Mann: I think everybody’s interesting. People always have dramas going on, and problems, and intrigues. People are fascinating. There’s kind of no end of things to write about. You just have to be interested in things.

Paste: Being on your own, independently now, does that make things smoother sailing for you?
Mann: It’s certainly smoother sailing when it comes to writing and recording because I don’t have that feeling that somebody’s looking over my shoulder, and so much of my time before was spent trying to figure out strategies for getting stuff on the record in a way that would circumvent arguments about why it wasn’t commercial enough or something. Which I always thought was ridiculous, because I always felt that my music was completely accessible, and I never understood that I would get in an argument that I was too left of center. That just seemed crazy to me. But you have to spend a lot of time trying to figure out how you were going to pitch your own record basically to them in terms where they would kind of not give you a hard time about it. But you know they always do because it’s just reflexive, so that was a drag.

Paste: So much in the record industry has changed since then. Do you think it’s going to be easier or harder for new artists?
Mann: I think it’s going to be harder. Record companies now are…the kinds of deals they make new artists sign are deals where they sign away everything because it’s so hard to make money selling records. So you sign away the money that you’re going to make if you sell t-shirts; it’s this all inclusive thing where it includes merchandise and anything else you may do, songs you have in movies, and anything else.

Paste: I’m sure you have artists coming up to you looking for advice, are there any words of wisdom that you usually share?
Mann: No, I mean, I don’t have people coming up to me for advice and there is no advice. I wouldn’t know how to maneuver around the climate today. I wouldn’t know how a new artist could make money. Obviously it’s not all about making money, but just making a living even, I really can’t imagine.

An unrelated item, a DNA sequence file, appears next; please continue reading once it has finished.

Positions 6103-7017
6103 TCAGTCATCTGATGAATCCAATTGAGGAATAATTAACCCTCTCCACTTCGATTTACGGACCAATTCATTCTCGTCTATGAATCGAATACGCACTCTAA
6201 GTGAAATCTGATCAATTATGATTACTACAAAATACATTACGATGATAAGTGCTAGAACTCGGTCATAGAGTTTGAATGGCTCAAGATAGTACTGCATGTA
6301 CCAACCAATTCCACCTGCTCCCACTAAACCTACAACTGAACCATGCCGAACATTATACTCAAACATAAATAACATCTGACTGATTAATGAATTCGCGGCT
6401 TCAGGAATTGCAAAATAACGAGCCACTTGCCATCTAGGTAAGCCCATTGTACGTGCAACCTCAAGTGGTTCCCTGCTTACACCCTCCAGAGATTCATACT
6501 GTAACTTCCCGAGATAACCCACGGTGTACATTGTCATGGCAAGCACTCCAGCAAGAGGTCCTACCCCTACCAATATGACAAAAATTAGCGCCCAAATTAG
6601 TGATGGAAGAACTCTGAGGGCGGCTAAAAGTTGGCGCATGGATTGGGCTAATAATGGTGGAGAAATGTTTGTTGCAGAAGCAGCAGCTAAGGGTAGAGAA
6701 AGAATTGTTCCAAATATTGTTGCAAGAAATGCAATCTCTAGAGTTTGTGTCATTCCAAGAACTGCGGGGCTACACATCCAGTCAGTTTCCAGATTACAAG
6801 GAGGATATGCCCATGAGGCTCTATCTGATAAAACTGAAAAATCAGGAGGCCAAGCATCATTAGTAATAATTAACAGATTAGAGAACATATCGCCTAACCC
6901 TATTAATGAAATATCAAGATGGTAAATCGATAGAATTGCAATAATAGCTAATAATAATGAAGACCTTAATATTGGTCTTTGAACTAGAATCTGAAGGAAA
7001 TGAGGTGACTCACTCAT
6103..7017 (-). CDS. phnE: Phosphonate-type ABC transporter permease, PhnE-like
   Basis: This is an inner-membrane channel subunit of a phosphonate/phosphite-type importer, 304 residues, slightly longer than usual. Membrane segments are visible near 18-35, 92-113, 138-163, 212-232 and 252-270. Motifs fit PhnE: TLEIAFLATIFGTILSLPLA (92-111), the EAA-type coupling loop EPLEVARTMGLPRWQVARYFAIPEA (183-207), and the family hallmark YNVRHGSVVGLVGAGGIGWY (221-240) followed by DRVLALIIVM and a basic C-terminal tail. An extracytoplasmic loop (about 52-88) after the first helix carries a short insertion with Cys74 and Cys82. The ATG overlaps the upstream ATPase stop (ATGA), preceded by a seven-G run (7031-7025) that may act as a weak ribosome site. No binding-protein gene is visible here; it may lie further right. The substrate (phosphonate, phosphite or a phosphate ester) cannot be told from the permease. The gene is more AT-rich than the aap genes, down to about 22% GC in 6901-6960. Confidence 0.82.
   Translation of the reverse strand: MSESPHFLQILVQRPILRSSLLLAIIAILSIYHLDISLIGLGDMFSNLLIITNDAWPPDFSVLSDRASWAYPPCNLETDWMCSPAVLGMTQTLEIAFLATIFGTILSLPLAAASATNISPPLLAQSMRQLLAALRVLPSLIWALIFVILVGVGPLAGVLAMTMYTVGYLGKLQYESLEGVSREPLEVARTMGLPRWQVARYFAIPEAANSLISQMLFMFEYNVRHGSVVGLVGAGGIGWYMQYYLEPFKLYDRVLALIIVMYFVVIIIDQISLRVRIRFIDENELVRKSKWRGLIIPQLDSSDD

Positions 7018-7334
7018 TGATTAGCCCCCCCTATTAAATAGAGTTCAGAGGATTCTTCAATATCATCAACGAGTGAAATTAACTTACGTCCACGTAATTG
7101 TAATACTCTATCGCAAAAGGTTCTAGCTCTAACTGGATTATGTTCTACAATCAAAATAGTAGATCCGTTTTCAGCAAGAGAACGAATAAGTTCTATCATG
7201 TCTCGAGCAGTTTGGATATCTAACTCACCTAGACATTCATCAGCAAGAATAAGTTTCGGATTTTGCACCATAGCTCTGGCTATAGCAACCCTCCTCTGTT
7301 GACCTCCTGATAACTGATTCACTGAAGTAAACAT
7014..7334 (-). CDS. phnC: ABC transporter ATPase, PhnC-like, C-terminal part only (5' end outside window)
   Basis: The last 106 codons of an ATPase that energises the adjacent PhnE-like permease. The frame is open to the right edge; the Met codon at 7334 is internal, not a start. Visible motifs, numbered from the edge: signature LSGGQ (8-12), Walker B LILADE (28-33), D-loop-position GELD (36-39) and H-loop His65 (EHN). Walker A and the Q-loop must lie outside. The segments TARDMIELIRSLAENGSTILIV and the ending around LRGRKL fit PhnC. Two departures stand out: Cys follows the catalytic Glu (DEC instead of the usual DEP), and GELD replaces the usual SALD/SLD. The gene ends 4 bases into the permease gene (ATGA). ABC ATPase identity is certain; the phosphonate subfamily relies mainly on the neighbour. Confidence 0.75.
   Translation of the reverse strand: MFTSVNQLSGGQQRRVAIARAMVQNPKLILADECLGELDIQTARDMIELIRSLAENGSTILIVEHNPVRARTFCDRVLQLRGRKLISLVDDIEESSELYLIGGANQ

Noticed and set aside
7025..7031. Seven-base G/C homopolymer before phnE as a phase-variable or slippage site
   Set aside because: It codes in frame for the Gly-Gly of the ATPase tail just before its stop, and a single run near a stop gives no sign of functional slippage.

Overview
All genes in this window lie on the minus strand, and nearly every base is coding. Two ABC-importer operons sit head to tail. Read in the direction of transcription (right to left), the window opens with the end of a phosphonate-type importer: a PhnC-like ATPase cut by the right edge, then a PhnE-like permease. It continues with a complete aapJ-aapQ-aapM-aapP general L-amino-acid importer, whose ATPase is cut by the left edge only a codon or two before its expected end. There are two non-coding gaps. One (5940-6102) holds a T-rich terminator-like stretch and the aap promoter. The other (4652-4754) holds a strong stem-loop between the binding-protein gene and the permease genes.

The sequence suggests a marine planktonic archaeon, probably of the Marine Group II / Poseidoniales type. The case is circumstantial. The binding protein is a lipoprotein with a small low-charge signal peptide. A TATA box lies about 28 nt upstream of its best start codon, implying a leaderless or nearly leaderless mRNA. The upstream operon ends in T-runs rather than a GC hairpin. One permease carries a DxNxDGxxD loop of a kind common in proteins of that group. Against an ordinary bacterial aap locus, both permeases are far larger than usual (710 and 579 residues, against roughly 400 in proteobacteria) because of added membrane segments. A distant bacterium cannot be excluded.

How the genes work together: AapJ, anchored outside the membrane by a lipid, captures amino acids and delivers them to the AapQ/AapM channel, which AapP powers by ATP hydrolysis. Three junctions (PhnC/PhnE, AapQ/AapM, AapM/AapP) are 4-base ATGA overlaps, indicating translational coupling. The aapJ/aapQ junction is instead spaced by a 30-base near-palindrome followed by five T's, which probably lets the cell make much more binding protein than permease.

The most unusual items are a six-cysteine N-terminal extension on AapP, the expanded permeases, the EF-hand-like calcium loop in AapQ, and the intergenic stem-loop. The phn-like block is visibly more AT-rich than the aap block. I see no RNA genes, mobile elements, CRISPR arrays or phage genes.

Paste: So much emphasis these days is put on the relationship between the artist and the fans, being accessible on blogs and things. Is that something you embrace or enjoy?
Mann: I write a blog every now and then, but I’m just really bad about keeping it up, you know? I can’t even manage to call my father once every three months. Yeah, I think I’m just essentially lazy and forgetful, which are two sort of deadly…it’s kind of hard to keep a constant stream of information going.

Paste: You’re going to be doing a lot of touring with this album. Anything we can expect from a live show?
Mann: No idea! The one thing we are going to do is we’re not taking an electric guitar player; we’re having two keyboard players, so it’s going to be crazy keyboards. And the two of them when they get together, it’s just a nerd festival. It’s so fantastic because they do nothing but discuss obscure old keyboards and sound and patches, and it’s hilarious, [like] dueling keyboards. We’ve played a little bit together with the two keyboards, and it’s pretty great, I have to say.

Paste: Have you tried any of the old songs with the keyboard arrangements?
Mann: Yeah, we have. You know, it’s totally doable.

Paste: Any old songs that got a new life with the keys?
Mann: Well, we did a little touring last summer. I can’t actually remember what we played, but I remember feeling like I really enjoyed actually hearing older stuff without the electric guitar. And our keyboard players, both of them are so great, and they just are really good at figuring interesting ways to solve those kind of problems and make it sound interesting and make it sound cool and full and exciting.